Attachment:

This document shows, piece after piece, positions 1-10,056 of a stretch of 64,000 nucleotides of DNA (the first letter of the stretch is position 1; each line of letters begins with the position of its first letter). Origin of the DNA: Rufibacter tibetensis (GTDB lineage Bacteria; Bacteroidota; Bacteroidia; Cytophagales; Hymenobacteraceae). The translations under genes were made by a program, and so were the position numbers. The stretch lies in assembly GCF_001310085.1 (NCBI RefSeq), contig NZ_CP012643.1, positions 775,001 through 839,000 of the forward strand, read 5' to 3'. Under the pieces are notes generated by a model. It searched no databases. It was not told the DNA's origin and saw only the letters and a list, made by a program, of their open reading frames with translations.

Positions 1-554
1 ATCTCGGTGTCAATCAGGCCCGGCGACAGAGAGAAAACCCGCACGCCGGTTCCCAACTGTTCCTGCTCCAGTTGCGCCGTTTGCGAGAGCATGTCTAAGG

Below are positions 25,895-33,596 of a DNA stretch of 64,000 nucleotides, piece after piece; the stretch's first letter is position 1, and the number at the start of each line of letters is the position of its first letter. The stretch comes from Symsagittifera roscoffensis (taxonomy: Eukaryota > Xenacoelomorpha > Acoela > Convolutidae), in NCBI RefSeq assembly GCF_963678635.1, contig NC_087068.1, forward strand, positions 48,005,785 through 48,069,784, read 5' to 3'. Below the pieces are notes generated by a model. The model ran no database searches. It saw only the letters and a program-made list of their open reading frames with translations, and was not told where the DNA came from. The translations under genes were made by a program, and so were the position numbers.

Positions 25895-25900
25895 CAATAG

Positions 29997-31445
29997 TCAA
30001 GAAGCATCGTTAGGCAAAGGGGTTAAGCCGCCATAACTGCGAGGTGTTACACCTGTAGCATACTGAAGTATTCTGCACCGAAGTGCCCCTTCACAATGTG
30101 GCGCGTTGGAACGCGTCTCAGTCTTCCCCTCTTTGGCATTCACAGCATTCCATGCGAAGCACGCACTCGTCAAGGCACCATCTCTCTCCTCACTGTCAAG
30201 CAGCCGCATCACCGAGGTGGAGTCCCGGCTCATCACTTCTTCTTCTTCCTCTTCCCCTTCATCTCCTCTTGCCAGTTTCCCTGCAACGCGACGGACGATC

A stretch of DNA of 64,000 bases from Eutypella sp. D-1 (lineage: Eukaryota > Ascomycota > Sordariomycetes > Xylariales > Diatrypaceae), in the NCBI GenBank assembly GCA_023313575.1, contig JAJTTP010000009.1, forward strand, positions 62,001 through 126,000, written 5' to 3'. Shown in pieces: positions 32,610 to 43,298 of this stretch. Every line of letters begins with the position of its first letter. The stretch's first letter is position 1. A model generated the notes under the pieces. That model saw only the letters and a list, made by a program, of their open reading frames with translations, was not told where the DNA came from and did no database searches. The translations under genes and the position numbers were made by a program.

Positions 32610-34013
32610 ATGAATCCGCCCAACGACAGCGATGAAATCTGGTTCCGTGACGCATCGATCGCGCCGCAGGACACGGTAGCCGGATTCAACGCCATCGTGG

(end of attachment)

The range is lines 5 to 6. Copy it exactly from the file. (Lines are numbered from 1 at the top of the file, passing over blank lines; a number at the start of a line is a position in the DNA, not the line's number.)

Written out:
Positions 25895-25900
25895 CAATAG